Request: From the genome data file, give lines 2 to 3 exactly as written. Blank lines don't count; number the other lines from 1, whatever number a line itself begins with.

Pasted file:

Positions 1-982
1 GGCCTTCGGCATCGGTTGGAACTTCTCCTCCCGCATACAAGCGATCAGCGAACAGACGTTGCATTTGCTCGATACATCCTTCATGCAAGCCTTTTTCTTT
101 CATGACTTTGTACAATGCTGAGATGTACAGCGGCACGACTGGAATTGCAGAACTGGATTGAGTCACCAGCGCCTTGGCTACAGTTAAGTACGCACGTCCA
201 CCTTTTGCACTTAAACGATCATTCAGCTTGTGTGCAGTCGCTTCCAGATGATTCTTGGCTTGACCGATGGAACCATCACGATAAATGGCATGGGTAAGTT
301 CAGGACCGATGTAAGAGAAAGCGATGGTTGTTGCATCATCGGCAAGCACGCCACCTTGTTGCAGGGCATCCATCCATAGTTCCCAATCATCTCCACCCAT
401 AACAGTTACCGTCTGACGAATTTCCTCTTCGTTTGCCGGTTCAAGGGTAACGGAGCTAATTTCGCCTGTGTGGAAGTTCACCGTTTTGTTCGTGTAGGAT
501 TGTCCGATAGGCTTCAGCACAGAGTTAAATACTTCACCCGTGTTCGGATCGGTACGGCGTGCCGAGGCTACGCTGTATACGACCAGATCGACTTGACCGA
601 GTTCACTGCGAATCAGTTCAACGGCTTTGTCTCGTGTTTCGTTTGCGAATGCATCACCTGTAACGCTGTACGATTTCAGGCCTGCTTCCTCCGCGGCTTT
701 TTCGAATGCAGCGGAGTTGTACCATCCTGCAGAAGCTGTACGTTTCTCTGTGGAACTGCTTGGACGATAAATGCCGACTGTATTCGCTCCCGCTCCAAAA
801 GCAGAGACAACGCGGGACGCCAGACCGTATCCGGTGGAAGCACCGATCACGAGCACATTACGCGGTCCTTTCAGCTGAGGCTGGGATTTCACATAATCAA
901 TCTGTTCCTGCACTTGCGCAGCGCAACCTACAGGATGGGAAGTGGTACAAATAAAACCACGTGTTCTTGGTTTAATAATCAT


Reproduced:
1 GGCCTTCGGCATCGGTTGGAACTTCTCCTCCCGCATACAAGCGATCAGCGAACAGACGTTGCATTTGCTCGATACATCCTTCATGCAAGCCTTTTTCTTT
101 CATGACTTTGTACAATGCTGAGATGTACAGCGGCACGACTGGAATTGCAGAACTGGATTGAGTCACCAGCGCCTTGGCTACAGTTAAGTACGCACGTCCA